Teens Don’t Want Hope. They Want Action.

Teen Activist and Organizer Lydia Hester On Why Teens Are Balancing AP Courses And College Prep With Political Advocacy

Lydia Hester speaks at the state capitol
Lydia Hester, a high school sophomore from Madison, speaks at the Wisconsin state Capitol. Laurel White/WPR

Lydia Hester is counting the days.

Not until she can drive, or head off to college, like a teen out of central casting.

She’s not chasing after her first job, either. She already had one — as the campaign director for her local city councilman, Tag Evers.

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Hester, a 17-year-old living in Madison, Wisconsin, is counting down the days until she can vote. Her obsession is convincing other people to do it, and she wants a crack at the ballot box herself.

“When people say they aren’t going to vote, or ‘My vote doesn’t matter, it’s just one vote,’ I wish more than anything I could use that privilege that you have,” Hester told Anne Strainchamps on “To The Best Of Our Knowledge.” “I’m like, ‘Can I have your vote?’”

When it comes to civic engagement, Hester already has a long track record. At 8, she was marching to protest former Wisconsin Gov. Scott Walker’s limitations on public employee unions. By 2016, she was well-practiced in organizing rallies, school walkouts, marches and advocacy days at the state Capitol. More recently, she penned an op-ed for the local paper about why she and her fellow students felt compelled to act now.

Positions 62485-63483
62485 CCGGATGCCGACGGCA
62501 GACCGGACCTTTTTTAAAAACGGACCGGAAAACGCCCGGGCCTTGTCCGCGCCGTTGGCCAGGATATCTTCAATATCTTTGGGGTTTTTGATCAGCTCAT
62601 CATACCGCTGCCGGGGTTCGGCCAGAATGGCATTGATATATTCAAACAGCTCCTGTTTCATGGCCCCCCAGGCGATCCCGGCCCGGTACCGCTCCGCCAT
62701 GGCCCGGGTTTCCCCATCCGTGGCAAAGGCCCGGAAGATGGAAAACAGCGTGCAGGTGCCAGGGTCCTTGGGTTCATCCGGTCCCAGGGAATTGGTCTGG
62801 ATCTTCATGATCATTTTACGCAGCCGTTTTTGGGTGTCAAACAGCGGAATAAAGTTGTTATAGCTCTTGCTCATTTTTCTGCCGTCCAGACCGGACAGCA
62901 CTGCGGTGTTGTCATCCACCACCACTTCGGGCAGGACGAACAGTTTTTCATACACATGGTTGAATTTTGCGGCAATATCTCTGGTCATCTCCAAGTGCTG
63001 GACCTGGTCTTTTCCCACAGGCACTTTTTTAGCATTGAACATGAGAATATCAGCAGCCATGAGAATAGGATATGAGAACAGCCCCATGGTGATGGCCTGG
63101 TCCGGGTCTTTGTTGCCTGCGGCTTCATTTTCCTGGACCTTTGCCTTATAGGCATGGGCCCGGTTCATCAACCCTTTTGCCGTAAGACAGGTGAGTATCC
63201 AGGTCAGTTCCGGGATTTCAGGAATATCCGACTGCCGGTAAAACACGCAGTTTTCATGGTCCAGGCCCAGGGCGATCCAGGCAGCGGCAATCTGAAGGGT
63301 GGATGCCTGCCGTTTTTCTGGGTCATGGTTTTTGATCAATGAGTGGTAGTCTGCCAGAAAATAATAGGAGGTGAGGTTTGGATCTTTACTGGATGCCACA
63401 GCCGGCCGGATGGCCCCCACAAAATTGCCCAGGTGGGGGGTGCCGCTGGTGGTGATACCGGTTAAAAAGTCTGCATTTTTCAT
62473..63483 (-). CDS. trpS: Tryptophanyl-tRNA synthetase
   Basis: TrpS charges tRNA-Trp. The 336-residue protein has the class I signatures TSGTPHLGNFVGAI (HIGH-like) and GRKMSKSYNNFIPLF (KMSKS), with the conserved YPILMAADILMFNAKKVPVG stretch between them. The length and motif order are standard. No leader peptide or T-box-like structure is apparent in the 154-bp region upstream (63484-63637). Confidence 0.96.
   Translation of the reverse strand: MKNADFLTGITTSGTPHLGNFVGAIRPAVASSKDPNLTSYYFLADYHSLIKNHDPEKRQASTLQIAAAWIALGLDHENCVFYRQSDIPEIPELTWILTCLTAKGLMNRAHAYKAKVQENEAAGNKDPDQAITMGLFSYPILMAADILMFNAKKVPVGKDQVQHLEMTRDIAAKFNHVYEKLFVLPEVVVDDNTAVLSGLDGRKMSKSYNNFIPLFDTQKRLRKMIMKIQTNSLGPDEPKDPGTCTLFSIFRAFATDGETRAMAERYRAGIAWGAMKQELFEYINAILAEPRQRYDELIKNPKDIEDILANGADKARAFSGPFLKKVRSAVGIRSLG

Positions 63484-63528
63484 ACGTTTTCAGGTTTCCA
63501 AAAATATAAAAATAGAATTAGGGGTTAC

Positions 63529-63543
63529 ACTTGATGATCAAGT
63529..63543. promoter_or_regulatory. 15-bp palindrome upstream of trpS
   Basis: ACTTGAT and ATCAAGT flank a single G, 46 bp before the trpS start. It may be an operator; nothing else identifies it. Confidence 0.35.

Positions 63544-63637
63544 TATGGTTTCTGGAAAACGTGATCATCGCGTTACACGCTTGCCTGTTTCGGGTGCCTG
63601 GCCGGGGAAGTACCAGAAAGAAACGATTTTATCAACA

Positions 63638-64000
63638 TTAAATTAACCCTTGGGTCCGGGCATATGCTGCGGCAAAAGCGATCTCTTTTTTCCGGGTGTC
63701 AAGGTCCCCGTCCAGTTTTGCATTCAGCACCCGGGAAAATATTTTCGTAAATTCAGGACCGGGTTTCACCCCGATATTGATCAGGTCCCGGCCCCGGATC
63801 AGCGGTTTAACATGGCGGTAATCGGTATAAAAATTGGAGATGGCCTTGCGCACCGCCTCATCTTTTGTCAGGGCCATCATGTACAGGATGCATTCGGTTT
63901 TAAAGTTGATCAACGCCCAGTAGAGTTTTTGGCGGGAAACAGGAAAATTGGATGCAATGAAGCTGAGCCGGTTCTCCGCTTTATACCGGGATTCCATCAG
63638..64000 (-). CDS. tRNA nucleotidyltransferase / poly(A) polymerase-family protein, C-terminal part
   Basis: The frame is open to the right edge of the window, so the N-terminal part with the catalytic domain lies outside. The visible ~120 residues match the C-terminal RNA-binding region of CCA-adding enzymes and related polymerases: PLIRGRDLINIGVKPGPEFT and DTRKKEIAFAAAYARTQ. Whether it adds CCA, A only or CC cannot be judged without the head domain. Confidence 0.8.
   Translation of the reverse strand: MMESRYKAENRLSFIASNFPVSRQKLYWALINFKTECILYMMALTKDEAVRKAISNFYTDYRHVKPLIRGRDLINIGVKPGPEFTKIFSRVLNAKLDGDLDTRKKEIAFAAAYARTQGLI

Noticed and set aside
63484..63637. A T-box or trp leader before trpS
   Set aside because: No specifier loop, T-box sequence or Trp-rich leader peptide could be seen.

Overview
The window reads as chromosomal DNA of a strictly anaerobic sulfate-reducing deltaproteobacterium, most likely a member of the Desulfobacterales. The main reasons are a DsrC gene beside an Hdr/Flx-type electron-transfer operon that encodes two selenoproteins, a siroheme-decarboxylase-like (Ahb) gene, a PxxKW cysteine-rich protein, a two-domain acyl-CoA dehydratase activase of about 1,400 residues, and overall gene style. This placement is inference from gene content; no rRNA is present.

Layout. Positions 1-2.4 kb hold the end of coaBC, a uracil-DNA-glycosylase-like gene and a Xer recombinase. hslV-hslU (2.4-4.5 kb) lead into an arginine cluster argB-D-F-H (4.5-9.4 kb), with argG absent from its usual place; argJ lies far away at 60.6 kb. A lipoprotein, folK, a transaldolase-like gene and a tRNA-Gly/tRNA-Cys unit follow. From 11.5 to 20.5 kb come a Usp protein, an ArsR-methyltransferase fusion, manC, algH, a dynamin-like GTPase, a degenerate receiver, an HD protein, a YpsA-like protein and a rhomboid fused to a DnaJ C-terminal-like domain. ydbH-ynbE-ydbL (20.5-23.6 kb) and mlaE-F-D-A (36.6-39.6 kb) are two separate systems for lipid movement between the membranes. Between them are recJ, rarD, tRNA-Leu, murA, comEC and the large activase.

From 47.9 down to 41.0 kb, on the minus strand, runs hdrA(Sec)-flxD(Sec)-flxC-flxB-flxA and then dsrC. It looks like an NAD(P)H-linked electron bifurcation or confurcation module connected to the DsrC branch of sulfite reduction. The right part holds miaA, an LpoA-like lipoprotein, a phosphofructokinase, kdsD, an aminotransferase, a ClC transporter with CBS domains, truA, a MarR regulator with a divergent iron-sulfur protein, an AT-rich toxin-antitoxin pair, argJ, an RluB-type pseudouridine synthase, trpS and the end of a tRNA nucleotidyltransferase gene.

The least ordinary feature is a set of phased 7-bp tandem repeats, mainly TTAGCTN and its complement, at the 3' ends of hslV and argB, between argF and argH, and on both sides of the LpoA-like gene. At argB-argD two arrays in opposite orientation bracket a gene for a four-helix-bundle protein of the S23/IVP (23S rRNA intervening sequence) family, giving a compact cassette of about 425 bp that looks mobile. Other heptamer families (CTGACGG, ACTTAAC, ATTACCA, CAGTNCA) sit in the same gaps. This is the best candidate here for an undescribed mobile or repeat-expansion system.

“As Wisconsin students, we are taking action against gun violence because policymakers have failed to do so,” she wrote for The Capital Times. “They have failed to keep us safe in our schools by refusing to pass needed policies to prevent dangerous people from getting guns.”

She’s one of the many teenagers all over the world arguing that adults need a strong kick in the right direction. It was only weeks after the tragic mass shooting at their high school that Marjory Stoneman Douglas students like David Hogg, Cameron Kasky and Emma González became international figures advocating for stronger gun control. Sixteen-year-old climate activist Greta Thunberg told a crowd of wealthy attendees of the World Economic Forum in Davos, Switzerland that “our house is burning,” and in response to adults who talk about giving their children hope, she said, “I don’t want your hope. I want you to panic.”

Hester considers Thunberg and other teen activists as fellow travelers — impassioned young people who are using both on-the-ground action and social media savvy to make seemingly-intractable social problems more relatable, more urgent, and — hopefully — closer to real solutions.

“I think young people have been able to navigate that really well, understanding how to bring it to people,” said Hester. “You just have to bring it to their level. Our generation has really been able to see that politics isn’t what a lot of people think of when they hear ‘politics.’”